The best way to stop IP infringement of your product or brand is to be aware of the problem and also by understanding the level of the problem. Axencis is constantly innovating and creating tools to firstly identify and then successfully combat this threat for our clients. Fine-tuning from our dedicated professional investigations team then leads to successful takedowns and ultimately to compensation from counterfeit sellers.

Here at Axencis, our first step is to evaluate the level of a brand’s existing vulnerability and exposure to counterfeit markets. Feel free to contact us for an assessment.

Aliexpress – where did all the counterfeits go

Are the ‘dupes’ still out there?

Fake Dr Martens Lazy Oaf Boot

Online marketplaces and social media platforms have been showing significant growth in counterfeit products each year.

New e-commerce websites and apps have been introduced to the bargain-hunting public on a regular basis, brimming with well-known brands, designer goods and household names – and also introducing easier ways to pay, faster delivery and even free shipping.

During the Covid-19 crisis, there has been a 146% growth in all online retail orders in the U.S and Canada.
Forbes.com

After seeing a huge rise in online purchases we can assume that there has been a substantial increase in counterfeit sales also. Statistics hitting areas of the marketplace where people who are forced to stay at home during the Covid crisis would be most attracted to, like children’s toys and sporting goods, products which help make confinement more fun and bearable.

One of the top marketplace websites and popular at the moment is Aliexpress, a subsidiary of Alibaba.

Aliexpress is owned by the Alibaba Group – which also owns the websites Alibaba, TMall, Taobao and 1688.com …and counting

Aliexpress has steadily gained in popularity and this is probably due to the fact that unlike other Chinese e-commerce websites, this one is geared toward selling to buyers outside of China and is, of course, available in several languages.

If you do a quick search on Google, you can easily find many items passed off as genuine. Here I searched very blatantly for a “fake Furla watch” in the search. Over $50 for a cheap Chinese “dupe” or knockoff is not really a bargain, but still a fake!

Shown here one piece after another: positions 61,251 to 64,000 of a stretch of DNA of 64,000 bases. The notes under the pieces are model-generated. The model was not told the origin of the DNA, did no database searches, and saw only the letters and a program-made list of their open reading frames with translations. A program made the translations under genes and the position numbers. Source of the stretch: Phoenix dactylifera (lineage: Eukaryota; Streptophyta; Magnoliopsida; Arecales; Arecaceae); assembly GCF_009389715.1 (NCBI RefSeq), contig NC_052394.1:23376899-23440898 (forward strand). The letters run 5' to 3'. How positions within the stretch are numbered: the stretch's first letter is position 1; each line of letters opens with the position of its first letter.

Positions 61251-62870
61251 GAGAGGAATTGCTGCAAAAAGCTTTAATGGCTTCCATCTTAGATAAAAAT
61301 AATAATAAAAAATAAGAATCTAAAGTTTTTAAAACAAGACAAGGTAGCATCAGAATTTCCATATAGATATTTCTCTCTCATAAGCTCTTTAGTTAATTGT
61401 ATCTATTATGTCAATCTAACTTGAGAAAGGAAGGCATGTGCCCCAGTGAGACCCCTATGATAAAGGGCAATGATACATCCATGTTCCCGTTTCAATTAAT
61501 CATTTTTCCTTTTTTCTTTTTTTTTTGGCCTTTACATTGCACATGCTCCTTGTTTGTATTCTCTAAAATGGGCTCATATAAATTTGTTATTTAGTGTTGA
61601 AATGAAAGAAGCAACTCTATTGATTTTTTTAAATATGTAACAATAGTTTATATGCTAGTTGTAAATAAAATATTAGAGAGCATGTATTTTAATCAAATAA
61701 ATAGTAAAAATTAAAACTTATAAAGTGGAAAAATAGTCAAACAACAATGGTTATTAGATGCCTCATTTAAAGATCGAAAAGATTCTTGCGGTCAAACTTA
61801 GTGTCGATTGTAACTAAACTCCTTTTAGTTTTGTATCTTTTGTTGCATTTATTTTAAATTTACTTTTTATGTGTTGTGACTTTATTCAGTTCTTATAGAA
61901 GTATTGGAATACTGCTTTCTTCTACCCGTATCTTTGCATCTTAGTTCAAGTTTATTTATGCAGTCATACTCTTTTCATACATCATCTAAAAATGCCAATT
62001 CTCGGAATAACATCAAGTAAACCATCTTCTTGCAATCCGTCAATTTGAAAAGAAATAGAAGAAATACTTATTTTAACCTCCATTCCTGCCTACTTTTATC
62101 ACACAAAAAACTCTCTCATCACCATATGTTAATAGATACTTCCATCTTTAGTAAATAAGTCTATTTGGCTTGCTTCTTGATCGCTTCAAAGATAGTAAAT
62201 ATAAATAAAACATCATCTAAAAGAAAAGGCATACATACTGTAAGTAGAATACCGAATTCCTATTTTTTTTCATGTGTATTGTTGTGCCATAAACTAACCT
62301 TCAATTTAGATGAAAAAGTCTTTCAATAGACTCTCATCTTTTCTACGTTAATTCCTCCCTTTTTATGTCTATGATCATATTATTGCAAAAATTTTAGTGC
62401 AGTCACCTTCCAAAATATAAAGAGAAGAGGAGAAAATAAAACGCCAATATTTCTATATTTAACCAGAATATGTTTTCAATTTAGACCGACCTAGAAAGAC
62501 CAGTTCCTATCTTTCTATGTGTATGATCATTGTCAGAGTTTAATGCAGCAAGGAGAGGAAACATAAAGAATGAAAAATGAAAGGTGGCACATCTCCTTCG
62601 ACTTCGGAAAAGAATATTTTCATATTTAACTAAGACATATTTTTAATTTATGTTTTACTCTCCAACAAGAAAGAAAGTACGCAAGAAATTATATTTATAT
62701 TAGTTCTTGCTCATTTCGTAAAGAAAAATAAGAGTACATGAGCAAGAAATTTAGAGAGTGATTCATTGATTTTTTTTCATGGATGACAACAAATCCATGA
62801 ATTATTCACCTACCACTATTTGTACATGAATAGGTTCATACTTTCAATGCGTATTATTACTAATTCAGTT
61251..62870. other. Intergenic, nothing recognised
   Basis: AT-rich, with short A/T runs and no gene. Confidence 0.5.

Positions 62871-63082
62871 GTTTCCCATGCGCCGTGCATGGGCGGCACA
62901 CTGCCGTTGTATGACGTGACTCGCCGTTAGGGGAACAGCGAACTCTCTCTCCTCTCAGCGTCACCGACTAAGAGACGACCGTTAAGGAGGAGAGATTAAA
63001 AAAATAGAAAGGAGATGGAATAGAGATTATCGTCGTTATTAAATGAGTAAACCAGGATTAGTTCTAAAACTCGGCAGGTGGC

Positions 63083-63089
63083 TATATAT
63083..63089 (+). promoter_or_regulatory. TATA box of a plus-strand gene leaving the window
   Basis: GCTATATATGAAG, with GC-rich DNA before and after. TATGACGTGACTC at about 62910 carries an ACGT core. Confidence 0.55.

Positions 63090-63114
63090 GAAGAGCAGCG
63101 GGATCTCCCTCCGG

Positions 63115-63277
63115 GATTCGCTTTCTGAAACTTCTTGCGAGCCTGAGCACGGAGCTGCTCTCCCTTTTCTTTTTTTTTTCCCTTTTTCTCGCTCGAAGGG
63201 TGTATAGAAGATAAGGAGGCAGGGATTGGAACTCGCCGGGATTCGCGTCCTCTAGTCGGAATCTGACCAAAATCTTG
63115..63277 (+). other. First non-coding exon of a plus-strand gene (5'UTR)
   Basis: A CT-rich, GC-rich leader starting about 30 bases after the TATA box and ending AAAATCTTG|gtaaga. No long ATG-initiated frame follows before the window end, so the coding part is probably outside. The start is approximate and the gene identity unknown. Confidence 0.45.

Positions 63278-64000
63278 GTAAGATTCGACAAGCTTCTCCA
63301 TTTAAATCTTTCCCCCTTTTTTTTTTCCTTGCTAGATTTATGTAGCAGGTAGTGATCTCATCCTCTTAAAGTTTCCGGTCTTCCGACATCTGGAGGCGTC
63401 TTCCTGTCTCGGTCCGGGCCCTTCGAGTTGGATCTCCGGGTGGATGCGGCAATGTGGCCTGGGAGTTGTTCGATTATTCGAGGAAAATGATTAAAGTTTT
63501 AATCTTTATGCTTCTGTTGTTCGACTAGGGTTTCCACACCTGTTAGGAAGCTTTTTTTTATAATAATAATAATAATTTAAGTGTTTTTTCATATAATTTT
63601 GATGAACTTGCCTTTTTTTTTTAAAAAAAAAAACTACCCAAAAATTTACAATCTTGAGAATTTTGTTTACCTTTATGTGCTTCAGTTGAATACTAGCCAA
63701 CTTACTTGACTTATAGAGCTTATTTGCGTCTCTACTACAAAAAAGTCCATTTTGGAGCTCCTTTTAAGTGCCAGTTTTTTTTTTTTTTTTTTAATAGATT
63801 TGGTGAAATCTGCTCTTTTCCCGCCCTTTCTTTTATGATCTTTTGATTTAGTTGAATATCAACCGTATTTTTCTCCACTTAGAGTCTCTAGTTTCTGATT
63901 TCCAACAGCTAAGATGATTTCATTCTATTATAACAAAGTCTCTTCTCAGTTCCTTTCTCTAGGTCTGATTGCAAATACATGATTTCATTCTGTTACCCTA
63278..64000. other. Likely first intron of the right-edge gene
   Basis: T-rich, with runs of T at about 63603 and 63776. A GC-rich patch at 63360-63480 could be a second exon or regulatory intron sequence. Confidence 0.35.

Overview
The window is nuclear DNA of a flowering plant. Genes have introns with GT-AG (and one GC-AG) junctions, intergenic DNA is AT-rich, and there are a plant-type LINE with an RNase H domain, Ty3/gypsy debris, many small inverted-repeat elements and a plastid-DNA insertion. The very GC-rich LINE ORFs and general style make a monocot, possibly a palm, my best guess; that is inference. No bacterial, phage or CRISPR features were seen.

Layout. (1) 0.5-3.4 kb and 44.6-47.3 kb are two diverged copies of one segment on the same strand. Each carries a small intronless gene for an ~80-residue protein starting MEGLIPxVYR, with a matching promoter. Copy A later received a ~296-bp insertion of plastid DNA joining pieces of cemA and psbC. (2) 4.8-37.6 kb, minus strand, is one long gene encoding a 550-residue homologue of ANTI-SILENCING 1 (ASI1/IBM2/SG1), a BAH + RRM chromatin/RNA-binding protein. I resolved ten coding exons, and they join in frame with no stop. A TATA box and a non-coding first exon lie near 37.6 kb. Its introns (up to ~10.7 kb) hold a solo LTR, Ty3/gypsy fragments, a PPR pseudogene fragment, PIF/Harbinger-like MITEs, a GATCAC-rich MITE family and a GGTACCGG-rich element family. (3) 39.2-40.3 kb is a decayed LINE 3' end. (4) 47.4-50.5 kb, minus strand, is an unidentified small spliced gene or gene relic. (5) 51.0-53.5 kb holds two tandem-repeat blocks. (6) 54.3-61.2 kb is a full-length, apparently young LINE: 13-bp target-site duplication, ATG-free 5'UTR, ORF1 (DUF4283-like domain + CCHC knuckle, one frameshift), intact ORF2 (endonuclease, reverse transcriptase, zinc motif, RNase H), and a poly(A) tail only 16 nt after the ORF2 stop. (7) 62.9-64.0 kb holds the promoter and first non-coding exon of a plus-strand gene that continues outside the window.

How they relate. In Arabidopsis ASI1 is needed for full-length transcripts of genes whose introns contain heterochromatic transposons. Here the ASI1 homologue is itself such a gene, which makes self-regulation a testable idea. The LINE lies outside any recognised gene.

Back in 2015 Alibaba created a dedicated team to combat IP infringements which did result in a significant decrease in fake goods, but counterfeit products are still widely available on this platform.

Can’t find what you’re looking for by typing in the brand name you’re after? This is because sellers, apparently, can no longer use genuine brand names, but there are specific unaffiliated websites created to help you out!

The abbreviations and links shown in the pictures above would take you directly to the counterfeit listings on the Aliexpress platform. As well as advice on keywords there are also articles and links to help you expertly navigate the Aliexpress hidden counterfeit listings.

Another website that has appeared, is Yupoo. Quite worryingly this is a photo-sharing site, with no words, no prices and no names – just a contact link which leads you to chat apps such as WhatsApp. By contacting the seller via chat, you will be given a link to an Aliexpress page. This link will normally show a completely different, unbranded product and this is actually the link to the counterfeit item you were after!

The World Trademark Review reported on this long, roundabout way to purchase counterfeit items from Aliexpress and they also provide advice on Yupoo page takedowns. With this increase in online purchases due to Covid 19, we can see that similar e-commerce sites and social media platforms like Facebook and Instagram are already platforms where counterfeiters are completely bypassing traditional sites.

The best way to stop IP infringement of your product or brand is to be aware of the problem and also by understanding the level of the problem. Axencis is constantly innovating and creating tools to firstly identify and then successfully combat this threat for our clients. Fine-tuning from our dedicated professional investigations team then leads to successful takedowns and ultimately to compensation from counterfeit sellers.

Here at Axencis, our first step is to evaluate the level of a brand’s existing vulnerability and exposure to counterfeit markets. Feel free to contact us for an assessment.

$6 Billion Industry – With No Copyright Protection

Bah Humbug! Or Ho! Ho! Ho!?

The name of a perfume is probably trademarked, the packaging and even the bottle could be patented, the text on the box may also be copyrighted, and of course, certain synthetic olfactory elements, smells, would also be protected.

But the liquid, the fragrance itself, has never enjoyed any such protection.